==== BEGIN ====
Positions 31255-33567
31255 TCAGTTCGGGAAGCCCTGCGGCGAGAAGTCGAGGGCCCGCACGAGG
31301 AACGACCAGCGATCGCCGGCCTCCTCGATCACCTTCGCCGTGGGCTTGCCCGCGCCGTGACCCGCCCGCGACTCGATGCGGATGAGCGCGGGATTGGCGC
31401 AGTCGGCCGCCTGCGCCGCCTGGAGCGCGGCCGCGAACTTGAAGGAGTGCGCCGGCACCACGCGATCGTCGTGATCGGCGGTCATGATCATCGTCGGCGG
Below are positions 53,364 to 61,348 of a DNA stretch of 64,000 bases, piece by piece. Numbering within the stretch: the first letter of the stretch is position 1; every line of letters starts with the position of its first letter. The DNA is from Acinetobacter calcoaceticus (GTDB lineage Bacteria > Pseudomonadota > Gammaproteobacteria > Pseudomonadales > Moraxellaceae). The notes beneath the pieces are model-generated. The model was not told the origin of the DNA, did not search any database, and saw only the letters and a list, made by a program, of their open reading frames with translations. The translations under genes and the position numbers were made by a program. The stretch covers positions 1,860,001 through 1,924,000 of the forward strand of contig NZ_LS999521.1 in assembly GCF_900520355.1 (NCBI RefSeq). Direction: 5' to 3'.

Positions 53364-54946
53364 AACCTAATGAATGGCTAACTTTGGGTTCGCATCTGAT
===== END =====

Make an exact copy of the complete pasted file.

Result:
Positions 31255-33567
31255 TCAGTTCGGGAAGCCCTGCGGCGAGAAGTCGAGGGCCCGCACGAGG
31301 AACGACCAGCGATCGCCGGCCTCCTCGATCACCTTCGCCGTGGGCTTGCCCGCGCCGTGACCCGCCCGCGACTCGATGCGGATGAGCGCGGGATTGGCGC
31401 AGTCGGCCGCCTGCGCCGCCTGGAGCGCGGCCGCGAACTTGAAGGAGTGCGCCGGCACCACGCGATCGTCGTGATCGGCGGTCATGATCATCGTCGGCGG
Below are positions 53,364 to 61,348 of a DNA stretch of 64,000 bases, piece by piece. Numbering within the stretch: the first letter of the stretch is position 1; every line of letters starts with the position of its first letter. The DNA is from Acinetobacter calcoaceticus (GTDB lineage Bacteria > Pseudomonadota > Gammaproteobacteria > Pseudomonadales > Moraxellaceae). The notes beneath the pieces are model-generated. The model was not told the origin of the DNA, did not search any database, and saw only the letters and a list, made by a program, of their open reading frames with translations. The translations under genes and the position numbers were made by a program. The stretch covers positions 1,860,001 through 1,924,000 of the forward strand of contig NZ_LS999521.1 in assembly GCF_900520355.1 (NCBI RefSeq). Direction: 5' to 3'.

Positions 53364-54946
53364 AACCTAATGAATGGCTAACTTTGGGTTCGCATCTGAT